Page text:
It’s dry and dull on the downs, wild carrot and ragwort desiccating, but house martins migrate overhead as they begin their return to Africa. In the damp and shady nooks of Devilsden Wood’s rotting logs the mushrooms sprout. The first I can find is a tiny bonnet rising out of beech leaves, one such leaf topped by an aphid. There is a spread of what I think are webcaps, orange-yellow in the wood dark. Now I remember the ache of kneeling for so long, gently turning the focus ring of the lens to catch the right part of the mushroom: the serrated gills, the skin of the cap. Overhead the soft calling of a tawny owl comes, at four o’clock in the afternoon. I’ve noticed this for the past month, with owls calling at two and three o’clock. The jays begin to rouse with their piercing shrieks, they are the principle mob leaders against the tawny. But no ruckus is forthcoming. I’ve read that tawny owls actually call more commonly in daylight rather than under darkness. Reading about them only this morning I learned that owls are better at hunting at dusk and some species are aided by an increase in moonlight. The jays are right to be worried, with birds taking up the largest chunk of a tawny’s diet. Under a decaying beech trunk dressed in moss the shape of a wood mouse trails into the cover of the leftover bark, another species fearful of the owl.

Away from the fungi I take a closer look at an old horse chestnut perhaps some 200-300 years in age, planted as a boundary marker on the edge of Happy Valley. It stands out beyond the still verdant hazel coppices with its floor of red crinkled leaves. It’s often the first to leaf and the first to leave. Out beyond the trees in Happy Valley the sun casts long shadows, the lines of hay the shadows of recent cutting, soon to be bailed, probably sold on to feed local grazing animals through the winter. I don’t quite know. Elsewhere on the North Downs these rows of hay are burnt, its value no longer universally high across the chalk. The sun sets over Devilsden Wood, the sheep grazing in the golden September light. All appears well in this remnant of downland past.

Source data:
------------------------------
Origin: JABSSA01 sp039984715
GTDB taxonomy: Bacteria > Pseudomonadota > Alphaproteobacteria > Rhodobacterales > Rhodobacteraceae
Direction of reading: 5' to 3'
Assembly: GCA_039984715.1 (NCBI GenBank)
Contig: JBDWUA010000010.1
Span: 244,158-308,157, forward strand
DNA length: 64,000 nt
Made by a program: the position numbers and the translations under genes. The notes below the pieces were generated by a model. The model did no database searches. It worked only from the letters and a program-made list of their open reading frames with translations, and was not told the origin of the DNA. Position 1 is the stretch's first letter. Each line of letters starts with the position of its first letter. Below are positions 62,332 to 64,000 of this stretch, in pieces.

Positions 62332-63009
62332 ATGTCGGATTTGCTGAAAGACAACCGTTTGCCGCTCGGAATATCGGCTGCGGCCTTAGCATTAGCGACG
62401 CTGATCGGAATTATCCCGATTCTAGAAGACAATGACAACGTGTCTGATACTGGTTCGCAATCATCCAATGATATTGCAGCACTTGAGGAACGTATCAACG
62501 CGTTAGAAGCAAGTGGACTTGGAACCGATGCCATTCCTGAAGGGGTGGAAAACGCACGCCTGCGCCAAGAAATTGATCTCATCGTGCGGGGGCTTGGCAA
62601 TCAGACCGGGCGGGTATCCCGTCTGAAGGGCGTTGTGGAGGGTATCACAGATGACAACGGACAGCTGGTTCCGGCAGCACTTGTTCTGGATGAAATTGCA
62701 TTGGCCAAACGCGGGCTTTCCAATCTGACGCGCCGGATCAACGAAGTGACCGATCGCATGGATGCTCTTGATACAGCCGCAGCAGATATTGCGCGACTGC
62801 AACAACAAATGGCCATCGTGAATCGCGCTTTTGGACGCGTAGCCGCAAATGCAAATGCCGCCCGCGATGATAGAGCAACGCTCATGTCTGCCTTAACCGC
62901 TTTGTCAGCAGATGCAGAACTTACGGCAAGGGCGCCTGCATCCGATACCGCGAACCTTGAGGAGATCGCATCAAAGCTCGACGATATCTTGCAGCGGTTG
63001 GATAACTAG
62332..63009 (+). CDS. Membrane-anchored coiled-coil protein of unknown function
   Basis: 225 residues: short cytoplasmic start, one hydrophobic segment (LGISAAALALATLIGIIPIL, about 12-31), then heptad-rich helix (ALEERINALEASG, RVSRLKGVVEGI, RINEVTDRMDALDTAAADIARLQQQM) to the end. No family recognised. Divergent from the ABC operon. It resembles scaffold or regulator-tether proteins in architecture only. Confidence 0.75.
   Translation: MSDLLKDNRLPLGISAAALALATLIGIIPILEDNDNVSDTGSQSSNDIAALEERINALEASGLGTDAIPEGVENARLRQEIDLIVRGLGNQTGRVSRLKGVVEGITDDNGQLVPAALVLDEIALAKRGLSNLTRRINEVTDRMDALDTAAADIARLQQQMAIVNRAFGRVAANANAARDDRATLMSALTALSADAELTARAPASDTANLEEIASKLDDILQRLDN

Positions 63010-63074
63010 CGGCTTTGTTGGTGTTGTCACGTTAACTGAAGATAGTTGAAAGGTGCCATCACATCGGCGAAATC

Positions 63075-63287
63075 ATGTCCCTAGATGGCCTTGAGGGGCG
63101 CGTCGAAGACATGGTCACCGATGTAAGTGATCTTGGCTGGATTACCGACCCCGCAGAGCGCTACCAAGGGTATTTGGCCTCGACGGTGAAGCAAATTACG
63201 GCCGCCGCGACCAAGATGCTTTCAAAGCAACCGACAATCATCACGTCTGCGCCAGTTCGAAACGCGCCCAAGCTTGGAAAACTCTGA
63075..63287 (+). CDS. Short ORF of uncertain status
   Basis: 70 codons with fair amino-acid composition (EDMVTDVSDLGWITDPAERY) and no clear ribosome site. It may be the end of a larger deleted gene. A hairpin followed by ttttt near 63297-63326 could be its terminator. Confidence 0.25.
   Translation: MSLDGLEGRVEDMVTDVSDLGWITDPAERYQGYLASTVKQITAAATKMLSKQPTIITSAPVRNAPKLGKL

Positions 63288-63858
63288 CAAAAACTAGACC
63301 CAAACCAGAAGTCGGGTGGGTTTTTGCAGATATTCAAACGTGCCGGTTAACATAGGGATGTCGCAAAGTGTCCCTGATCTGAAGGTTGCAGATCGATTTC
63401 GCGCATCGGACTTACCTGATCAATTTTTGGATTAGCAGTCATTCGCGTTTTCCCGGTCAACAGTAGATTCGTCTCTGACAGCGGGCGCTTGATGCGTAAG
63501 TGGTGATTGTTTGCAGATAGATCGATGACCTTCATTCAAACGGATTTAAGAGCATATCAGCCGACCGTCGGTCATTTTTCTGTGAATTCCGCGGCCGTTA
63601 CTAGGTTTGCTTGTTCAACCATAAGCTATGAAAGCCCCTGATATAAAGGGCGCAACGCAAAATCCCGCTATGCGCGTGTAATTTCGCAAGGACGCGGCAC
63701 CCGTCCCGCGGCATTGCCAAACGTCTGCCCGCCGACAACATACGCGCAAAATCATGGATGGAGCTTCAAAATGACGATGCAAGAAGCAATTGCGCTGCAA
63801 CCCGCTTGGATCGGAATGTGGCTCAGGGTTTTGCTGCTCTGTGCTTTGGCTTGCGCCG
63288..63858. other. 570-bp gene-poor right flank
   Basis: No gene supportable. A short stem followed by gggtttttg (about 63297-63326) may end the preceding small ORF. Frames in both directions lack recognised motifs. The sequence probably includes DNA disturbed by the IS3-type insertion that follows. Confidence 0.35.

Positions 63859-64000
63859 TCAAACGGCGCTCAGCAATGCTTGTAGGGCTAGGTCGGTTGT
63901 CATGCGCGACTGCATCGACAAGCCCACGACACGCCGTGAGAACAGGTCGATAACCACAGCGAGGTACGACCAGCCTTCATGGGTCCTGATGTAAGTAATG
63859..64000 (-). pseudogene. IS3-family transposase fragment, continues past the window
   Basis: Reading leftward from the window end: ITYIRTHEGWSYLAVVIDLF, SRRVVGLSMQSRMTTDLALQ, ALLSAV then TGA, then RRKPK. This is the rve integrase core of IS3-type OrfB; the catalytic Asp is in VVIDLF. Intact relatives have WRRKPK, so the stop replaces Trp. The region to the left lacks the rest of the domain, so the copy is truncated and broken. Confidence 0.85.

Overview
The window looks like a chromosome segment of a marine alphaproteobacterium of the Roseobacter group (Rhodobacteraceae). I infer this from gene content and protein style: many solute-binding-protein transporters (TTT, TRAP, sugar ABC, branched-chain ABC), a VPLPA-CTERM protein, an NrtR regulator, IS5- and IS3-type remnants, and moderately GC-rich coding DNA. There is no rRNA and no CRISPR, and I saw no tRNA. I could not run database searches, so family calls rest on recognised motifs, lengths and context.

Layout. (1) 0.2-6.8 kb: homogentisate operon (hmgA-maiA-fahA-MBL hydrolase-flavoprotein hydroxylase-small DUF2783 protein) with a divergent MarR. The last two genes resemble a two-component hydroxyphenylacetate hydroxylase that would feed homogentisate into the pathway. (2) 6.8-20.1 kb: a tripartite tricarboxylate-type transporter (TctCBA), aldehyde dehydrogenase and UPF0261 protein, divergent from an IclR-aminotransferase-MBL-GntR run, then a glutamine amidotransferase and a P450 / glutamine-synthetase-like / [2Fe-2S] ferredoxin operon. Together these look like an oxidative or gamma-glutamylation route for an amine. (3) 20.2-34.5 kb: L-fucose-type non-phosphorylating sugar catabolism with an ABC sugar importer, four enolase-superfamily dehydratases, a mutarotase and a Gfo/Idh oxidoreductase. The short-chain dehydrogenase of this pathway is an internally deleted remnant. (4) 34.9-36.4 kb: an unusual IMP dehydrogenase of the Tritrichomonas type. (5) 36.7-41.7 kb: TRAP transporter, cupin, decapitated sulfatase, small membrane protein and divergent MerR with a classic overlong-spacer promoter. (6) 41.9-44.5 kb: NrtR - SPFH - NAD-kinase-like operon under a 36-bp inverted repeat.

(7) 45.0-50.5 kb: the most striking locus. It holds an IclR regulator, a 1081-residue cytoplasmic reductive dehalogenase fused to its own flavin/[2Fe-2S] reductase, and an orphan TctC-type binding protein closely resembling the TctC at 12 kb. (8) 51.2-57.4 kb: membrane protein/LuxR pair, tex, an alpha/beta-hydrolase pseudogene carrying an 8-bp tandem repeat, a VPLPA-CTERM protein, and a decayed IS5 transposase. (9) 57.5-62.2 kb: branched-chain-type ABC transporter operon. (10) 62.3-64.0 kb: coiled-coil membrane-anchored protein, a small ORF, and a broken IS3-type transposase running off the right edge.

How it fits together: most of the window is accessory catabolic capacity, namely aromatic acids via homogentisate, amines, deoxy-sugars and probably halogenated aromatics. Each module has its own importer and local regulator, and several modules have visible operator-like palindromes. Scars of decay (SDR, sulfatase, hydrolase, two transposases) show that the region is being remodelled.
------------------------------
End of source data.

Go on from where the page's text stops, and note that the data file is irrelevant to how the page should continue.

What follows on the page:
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Rainfall on the downs. Still the jackdaws toe the grasslands in their flock, still green woodpeckers cut arcs across the landscape, still the spring’s song builds in hedgerow blackbird music. Linnets flock to the small bushes of rose and hawthorn, skylarks lift from the turf, dropping back down onto the grassy mounds of anthills. So few flowers, but rosettes are massing at the margin of soil and sky, the dropwort, rattle and eyebrights feeding on the thinnest layer of nutrients, readying to flower. But the rain still falls and so I make for Devilsden Wood where bluebells have peeled from green to that almost purplish colour. Our common name feels a little inadequate. But then that’s the joy of common names, there are so many, they each tell a tale of our senses through time. Wood anemones, probably my favourite flower, were known as windflowers because people thought that they only opened their petals when the wind blew. Here they bloom in their little flocks amidst dogs mercury and more bluebells.

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Ash coppice, North Downs, October 2015-1

A coppiced ash tree along the North Downs Way near Oxted, October 2015. Coppicing is the act of cutting a tree at its base to harvest wood and encourage more growth in the following years. This ash is now grazing land and is likely to be left over from formerly coppiced ancient woodland, tracts of which are still found along the edges of the field. The tree is full of holes and crevices for fungi and invertebrates but must be feeling the pressure of the hoofs of grazing livestock on the ground around it.